Kevin Dally
    painted ground cloth.jpg
     
  8. Billy1977

    Billy1977 Private

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    That looks great Tin Cup!
     
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  9. Tin cup

    Tin cup 1st Lieutenant

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    I found the can of oil mix I used, the instructions say:
    "Mix 2 parts of mineral spirits with 1 part boiled linseed oil. Add one ounce (two table spoons) of japan dryer per pint of oil/spirits mix."

    There are many "recipes" you can get off the net, this one seemed to work just fine. Here is another bit of info you can look at:http://www.confederateinblue.com/2011/02/painting-your-accouterments-and-ground.html
    The "Modern Method" was what I used. The picture is of me at Carnton Plantation in Franklin, Tennessee with the same ground cloth used in a blanket roll picture I posted earlier.

    Kevin Dally
     

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    Last edited: Jan 15, 2017 at 10:31 AM
  10. Tin cup

    Tin cup 1st Lieutenant

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    I'm betting that not many Confederate ground cloth survives, would have been used till it needed replaced. I have not seen any that can be attributed to a CSA manufacturer. We have vendors that make painted ground cloths for sale, but I don't know of any instruction passed along on how they were made. Here is one advertised, don't know what they are using for a pattern, or if it's what we call "authentic"... http://www.nshaberdashery.com/index.php/merchandise/hikashop/product/40-ground-cloths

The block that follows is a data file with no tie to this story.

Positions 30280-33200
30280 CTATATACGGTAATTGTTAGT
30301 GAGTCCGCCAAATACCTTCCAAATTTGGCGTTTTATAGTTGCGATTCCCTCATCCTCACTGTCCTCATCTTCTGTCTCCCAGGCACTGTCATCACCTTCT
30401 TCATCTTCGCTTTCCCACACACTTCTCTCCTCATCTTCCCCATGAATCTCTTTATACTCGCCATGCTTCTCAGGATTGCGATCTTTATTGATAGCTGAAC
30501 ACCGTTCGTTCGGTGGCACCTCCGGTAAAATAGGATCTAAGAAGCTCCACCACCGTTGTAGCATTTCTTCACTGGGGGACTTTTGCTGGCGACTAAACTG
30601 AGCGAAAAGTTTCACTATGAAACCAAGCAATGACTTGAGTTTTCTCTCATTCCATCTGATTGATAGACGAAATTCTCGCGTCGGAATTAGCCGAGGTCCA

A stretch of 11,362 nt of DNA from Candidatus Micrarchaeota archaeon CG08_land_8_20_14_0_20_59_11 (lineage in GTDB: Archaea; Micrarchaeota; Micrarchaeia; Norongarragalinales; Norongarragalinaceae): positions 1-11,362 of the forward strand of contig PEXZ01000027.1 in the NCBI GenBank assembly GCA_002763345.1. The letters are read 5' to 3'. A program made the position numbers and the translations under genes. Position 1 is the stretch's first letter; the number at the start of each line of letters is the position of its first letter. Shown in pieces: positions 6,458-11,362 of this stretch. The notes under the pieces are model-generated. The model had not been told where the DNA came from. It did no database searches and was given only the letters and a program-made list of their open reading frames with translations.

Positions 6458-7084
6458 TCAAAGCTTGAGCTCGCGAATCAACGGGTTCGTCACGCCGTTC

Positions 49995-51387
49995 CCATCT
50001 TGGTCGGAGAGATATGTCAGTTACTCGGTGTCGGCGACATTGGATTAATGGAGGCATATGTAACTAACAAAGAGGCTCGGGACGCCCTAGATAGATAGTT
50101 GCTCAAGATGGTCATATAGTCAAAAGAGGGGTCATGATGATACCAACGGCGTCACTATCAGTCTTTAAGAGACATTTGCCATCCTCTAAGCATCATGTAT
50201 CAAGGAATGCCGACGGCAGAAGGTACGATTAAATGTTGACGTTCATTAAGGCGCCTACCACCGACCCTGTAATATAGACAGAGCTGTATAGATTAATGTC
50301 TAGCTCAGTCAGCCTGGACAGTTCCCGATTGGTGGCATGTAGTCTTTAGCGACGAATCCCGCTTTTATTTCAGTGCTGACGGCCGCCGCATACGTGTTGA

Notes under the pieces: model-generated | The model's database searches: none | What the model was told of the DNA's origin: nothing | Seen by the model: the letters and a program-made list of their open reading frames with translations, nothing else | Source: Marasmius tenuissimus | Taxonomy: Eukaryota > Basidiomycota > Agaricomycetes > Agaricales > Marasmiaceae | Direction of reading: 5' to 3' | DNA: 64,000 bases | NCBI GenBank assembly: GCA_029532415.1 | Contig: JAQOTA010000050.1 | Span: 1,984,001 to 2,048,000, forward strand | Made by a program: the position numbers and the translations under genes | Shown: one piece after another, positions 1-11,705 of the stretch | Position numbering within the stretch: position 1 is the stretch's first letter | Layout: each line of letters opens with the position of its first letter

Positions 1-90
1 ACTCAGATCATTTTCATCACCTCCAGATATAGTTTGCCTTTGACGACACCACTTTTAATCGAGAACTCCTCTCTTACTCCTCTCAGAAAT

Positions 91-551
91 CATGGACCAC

Mine is just a painted cloth, no hems, or grommet holes. The edge is raw, but due to the paint, it won't unravel.

    Kevin Dally
     
    Last edited: Jan 15, 2017 at 1:45 PM
  11. Frederick14Va

    Frederick14Va First Sergeant

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    The Oil Cloth (or "tarred") was the typical standard... The Rubber/Gum blanket was a fairly new concept at the time of the Civil War for military issues. Confederates continued manufacturing and issuing the Oil Cloth version of a ground cloth. I was able to locate three original confederate issued ground cloths (identified with issue provenance). They were a simple affair appeared to have been painted in bulk and cut up into whatever was being made at the time.